• The bill assumes that closing orphanages and group homes in foreign countries will help support children who are in need. In reality, closing orphanages and group homes often force children onto streets making them vulnerable to sex trafficking and child trafficking along with risking return to unsafe homes, poverty and homelessness. 
  • Research has demonstrated that the outcomes for children in foreign orphanages can rival the outcomes of US foster care and inter-country adoption. We need a bill that supports countries developing their own best practices: not a bill that supports countries continuing a pipeline of inter country adoption to satisfy the demands of the American adoption industry. 
  • Many who lobby you to support CHIFF point out the children that are in need in foreign countries. Supporters of CHIFF fail to note the 400,000 children languishing in the American foster care system. 
  • The vast majority of groups supporting and lobbying for the passage of CHIFF are anti-gay hate groups. These organizations specifically prohibit same-sex families from adopting children, and would prohibit same sex couples or individuals in Massachusetts from adopting children. Moreover, what is the impact these agencies have on the children they place into families who are gay, lesbian, bisexual, or transgender. How are you ensuring LGBT inter-country adoptees are being protected?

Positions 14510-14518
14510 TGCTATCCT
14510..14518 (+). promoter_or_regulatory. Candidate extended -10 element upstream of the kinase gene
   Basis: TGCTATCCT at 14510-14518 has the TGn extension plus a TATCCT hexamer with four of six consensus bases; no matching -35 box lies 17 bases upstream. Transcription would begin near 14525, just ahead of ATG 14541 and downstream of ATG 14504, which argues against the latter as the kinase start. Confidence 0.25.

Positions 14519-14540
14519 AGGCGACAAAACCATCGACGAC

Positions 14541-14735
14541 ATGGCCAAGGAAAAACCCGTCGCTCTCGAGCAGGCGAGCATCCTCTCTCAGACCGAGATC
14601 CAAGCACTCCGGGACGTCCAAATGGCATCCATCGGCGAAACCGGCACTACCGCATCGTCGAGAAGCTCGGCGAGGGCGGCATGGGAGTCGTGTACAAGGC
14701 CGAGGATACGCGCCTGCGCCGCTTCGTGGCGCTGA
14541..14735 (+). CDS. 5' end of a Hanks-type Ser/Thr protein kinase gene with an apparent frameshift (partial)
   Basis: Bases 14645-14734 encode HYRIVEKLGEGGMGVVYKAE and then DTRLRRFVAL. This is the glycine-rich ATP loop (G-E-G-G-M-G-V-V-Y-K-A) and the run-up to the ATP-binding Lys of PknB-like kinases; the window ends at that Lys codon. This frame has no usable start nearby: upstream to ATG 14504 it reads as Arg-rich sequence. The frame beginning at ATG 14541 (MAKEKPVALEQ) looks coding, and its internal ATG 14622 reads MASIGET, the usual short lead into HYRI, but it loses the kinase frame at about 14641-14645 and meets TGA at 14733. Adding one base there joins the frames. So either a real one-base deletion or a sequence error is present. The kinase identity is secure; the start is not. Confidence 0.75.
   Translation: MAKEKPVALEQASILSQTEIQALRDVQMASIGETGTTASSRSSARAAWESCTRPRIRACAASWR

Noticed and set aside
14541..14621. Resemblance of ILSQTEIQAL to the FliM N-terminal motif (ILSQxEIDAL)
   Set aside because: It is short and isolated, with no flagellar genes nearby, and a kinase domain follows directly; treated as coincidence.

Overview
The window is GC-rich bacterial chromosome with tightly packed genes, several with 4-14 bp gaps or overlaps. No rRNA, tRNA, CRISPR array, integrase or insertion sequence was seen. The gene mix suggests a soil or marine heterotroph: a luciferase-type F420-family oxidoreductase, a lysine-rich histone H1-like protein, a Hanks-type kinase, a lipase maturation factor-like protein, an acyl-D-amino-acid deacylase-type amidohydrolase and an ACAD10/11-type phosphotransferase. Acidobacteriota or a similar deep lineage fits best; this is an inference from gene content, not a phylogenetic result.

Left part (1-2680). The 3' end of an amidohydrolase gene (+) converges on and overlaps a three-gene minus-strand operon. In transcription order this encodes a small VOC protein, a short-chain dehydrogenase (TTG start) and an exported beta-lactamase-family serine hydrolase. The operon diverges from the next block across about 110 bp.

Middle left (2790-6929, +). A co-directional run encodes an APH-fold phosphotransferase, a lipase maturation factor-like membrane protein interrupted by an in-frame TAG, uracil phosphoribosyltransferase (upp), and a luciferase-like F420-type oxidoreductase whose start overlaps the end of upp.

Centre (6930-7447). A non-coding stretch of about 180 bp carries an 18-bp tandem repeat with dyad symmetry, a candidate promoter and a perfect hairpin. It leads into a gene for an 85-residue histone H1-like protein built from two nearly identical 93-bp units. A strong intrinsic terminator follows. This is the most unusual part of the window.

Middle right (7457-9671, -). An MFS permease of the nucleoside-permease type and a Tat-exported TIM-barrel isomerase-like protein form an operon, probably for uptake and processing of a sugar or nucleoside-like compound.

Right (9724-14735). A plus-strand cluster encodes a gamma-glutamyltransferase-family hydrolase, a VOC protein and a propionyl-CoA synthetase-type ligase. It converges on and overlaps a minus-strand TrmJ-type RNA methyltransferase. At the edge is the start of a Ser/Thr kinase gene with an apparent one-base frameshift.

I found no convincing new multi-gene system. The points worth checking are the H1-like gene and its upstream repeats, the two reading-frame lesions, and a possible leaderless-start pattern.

• Significant questions remain about child trafficking issues associated with inter-country adoptions that are not addressed in S. 1530/H.R. 3323.
  • Significant questions remain about the controversial and repugnant practice of “rehoming” children when the adoption fails. Many of this “rehomed” children are inter-country adoptees. 

I ask that you take the time to review these points, consider the balance between the needs of children and the needs of parents wishing to adopt, and reconsider your support of this flawed bill. Most importantly, I ask that you consider the impact S. 1540/H.R. 3323 has on LGBT children in that offers no support and protection for adoptees that are delivered into the hands of hateful anti-gay groups. That’s not the Massachusetts way.